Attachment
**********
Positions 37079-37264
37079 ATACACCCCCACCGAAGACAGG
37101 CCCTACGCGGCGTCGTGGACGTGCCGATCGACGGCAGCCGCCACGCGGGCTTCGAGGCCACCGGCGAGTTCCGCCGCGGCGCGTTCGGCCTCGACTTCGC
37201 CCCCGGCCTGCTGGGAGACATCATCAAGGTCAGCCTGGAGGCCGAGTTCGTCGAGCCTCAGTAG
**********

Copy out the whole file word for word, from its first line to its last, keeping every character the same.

Positions 37079-37264
37079 ATACACCCCCACCGAAGACAGG
37101 CCCTACGCGGCGTCGTGGACGTGCCGATCGACGGCAGCCGCCACGCGGGCTTCGAGGCCACCGGCGAGTTCCGCCGCGGCGCGTTCGGCCTCGACTTCGC
37201 CCCCGGCCTGCTGGGAGACATCATCAAGGTCAGCCTGGAGGCCGAGTTCGTCGAGCCTCAGTAG